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Aditya Sushant and New Wave of Indian Poker Pros Take On WSOP
In India, they’re literally one in a billion.
In a $1,500 No-Limit Hold'em event at the 2014 World Series of Poker, they’re one in a handful.
Aditya “Intervention” Agarwal serves as a de facto leader and mentor to the small clan of professional Indian poker players who find their way to the WSOP each year.
Agarwal -- better known as Intervention or Adi due to the abundance of Aditya’s -- is India’s top-earning live and online player.
Agarwal has been playing the WSOP since 2007 and has been uniting Indian players to play poker long before that.
“I Was a Bit Blown Away by Just the Scale of Things”
When Adi was in college, he learned poker and rallied up his Indian friends so they could work together to improve their games.
Now, seven years later, he’s doing the same thing ... but for stakes a bit higher than the $5 buy-in tournaments he played in college.
Every year Adi mentors and teaches Indian players the ways of live and online poker. Some of them find their way down to Las Vegas for the WSOP.
This year, one of Adi’s apprentices is another Aditya -- Aditya Sushant.
“It’s now or never right?” Sushant said about choosing this year to come to the WSOP.
Sushant’s there-are-too-many-Aditya’s nickname is “Sushi.” This isn’t only Sushi’s first WSOP, it’s his first time visiting the United States.
“Las Vegas is nice,” Sushi said on a break from Event #26 at the 2014 WSOP last night. “Better than I thought it would be.”
A night out on the town let Sushi see the city up close and personal. It was much more fun than any movie or article made it out to be -- however unprofitable that night was.
Sushi, who hails from Chennai, is also used to the heat. Chennai reaches triple-digit heat (Fahrenheit) in the summer and has humidity levels that often exceed 80 per cent.
One thing Chennai doesn’t have, though? The massive poker fields the WSOP does.
“I was a bit blown away by just the scale of things,” Sushi said. “The number of people, like when there were 8,000 people playing the Millionaire Maker.
"That was a pretty amazing sight. Just the spectacle of the whole event.”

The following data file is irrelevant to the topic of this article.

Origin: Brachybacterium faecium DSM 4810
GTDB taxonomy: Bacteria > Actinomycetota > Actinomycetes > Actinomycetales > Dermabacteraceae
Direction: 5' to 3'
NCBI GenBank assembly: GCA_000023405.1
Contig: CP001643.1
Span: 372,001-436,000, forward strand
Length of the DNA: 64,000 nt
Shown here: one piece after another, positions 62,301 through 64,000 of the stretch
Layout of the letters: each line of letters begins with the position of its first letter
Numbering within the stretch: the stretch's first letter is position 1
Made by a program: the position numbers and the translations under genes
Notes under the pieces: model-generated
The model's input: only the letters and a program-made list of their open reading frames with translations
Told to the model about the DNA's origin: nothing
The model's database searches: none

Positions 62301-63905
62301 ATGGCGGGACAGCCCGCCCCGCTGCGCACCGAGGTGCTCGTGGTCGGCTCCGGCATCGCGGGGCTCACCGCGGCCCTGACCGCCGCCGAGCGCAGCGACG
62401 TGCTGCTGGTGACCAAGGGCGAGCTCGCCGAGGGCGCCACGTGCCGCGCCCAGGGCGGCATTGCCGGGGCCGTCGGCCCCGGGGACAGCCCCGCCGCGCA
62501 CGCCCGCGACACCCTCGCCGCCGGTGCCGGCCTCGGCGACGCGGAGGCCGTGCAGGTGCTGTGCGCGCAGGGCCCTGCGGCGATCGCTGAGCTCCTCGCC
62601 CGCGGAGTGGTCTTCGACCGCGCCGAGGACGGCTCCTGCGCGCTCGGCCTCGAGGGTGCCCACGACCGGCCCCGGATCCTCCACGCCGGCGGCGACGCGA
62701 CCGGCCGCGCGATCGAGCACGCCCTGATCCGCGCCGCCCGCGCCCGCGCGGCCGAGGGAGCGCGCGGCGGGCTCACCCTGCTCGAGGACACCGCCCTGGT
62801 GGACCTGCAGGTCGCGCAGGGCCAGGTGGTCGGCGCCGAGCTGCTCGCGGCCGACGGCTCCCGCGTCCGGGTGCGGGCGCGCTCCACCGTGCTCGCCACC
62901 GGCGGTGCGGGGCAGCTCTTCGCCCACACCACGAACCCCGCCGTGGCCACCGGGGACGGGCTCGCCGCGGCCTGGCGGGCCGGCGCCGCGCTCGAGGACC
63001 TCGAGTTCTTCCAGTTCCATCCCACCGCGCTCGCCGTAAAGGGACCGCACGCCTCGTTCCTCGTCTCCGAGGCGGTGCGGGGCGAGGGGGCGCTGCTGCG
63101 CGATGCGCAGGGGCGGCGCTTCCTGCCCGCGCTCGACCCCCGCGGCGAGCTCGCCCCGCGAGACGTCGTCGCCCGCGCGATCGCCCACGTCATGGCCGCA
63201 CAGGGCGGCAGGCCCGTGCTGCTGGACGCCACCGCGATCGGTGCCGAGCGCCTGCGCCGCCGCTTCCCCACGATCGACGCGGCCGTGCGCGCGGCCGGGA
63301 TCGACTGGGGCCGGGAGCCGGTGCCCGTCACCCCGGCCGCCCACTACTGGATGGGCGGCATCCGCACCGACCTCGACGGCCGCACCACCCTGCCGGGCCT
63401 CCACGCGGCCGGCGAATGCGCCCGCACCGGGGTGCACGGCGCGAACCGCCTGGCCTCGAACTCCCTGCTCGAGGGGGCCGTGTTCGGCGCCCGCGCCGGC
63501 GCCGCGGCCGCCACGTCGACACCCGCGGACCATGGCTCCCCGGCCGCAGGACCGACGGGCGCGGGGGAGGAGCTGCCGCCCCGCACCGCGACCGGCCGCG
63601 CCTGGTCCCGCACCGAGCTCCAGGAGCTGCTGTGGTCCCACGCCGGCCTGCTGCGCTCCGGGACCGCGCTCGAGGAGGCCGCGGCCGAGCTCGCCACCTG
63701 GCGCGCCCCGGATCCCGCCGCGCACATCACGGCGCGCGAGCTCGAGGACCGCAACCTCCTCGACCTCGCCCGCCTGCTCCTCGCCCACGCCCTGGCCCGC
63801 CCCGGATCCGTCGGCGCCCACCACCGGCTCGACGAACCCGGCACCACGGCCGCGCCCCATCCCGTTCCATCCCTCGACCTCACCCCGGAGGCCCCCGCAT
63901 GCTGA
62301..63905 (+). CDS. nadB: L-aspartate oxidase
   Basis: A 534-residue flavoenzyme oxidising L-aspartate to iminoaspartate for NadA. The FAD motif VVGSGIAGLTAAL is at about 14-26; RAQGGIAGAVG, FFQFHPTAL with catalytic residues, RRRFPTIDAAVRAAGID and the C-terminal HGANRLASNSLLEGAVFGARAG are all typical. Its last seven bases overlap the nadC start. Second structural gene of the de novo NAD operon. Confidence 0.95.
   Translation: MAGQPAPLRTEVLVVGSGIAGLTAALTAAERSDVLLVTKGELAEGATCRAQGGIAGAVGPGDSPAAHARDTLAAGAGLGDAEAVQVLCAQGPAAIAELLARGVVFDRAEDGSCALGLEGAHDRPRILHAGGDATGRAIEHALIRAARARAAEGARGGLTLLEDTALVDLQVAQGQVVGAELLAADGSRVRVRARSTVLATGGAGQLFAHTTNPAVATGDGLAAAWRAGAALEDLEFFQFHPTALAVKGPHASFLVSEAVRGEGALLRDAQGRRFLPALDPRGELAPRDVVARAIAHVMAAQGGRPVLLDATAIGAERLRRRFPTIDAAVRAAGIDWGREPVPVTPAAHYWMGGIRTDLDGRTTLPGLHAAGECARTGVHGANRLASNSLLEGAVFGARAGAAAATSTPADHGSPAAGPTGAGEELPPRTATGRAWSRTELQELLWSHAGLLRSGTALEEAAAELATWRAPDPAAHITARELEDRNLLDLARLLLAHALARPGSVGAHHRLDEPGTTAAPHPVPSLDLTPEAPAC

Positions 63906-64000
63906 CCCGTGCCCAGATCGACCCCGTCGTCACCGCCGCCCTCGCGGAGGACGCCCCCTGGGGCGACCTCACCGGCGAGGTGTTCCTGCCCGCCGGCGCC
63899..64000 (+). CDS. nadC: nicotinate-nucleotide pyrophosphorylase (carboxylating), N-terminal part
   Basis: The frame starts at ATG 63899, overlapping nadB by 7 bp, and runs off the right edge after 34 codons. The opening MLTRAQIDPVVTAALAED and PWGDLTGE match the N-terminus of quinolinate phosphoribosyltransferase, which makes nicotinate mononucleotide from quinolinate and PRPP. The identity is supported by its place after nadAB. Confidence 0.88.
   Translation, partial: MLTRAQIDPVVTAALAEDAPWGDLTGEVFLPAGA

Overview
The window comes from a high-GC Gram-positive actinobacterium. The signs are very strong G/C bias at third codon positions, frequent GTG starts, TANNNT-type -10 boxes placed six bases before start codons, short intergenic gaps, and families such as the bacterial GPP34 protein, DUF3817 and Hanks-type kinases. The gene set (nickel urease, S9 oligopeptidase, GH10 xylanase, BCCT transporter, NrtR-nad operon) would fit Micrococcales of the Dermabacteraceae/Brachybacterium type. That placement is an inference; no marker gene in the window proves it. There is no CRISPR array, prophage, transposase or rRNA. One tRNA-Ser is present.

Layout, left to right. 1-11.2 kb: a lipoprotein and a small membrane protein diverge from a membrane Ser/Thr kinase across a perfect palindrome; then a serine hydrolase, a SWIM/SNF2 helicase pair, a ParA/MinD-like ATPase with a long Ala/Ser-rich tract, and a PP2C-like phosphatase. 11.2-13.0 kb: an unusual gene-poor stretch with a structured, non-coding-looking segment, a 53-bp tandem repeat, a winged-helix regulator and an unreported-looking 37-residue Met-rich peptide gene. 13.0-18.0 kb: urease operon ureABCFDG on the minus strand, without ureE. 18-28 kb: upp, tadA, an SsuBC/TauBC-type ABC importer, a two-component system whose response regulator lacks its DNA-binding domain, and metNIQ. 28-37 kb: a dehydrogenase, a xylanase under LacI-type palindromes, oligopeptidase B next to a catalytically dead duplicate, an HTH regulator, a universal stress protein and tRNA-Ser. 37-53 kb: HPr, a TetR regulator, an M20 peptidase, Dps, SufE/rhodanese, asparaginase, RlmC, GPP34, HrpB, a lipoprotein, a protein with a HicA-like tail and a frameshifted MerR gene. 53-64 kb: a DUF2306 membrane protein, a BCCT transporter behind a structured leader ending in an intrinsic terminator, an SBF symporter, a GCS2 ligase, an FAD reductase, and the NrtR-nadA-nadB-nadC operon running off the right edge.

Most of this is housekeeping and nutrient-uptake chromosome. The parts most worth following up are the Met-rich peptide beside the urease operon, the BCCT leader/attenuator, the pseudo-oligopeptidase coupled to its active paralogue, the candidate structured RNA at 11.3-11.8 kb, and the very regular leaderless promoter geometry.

A Long Road From Chennai
Sushi didn’t cash in the Millionaire Maker but he did go deep in another large field. The $1,000 Turbo drew 1,473 players and Sushi finished 94th to earn $2,293.
Sushi plans on playing several of the $1,000 and $1,500 events and -- if the bankroll allows it -- the Main Event.
It’s the biggest spectacle in poker and quite a distance from when Sushi started playing online in Chennai back in 2008.
Sushi then ended up in Goa -- a tropical casino-ridden poker paradise on the west coast of India that all Indian poker players eventually find their way to -- in December 2010.
There, he met Adi and won the 25,000 rupee Indian Poker Championship event for 626,000 INR (USD $13,680).
Then he went pro. Sushi kept playing and started learning under Adi, who also staked him.
“Adi, he can be a pain sometimes,” Sushi said. “But he’s pretty good in general.”
Sushi’s game and bankroll continued to improve and he spread his poker wings. Sushi soon found himself in Macau and the PCA playing in the largest events of his life.
Now he’s taking his biggest shots here at the WSOP.
Adi and Sushi aren’t the only Indian players in contention this summer though. Also featured in the photo are Akash Malik and Amit Ajwani.
All four players are in Event #26, $1,500 NLHE, and all four are vying to be India’s first WSOP bracelet winner.
Follow along with their progress on our 2014 WSOP page.
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12 March 2018 70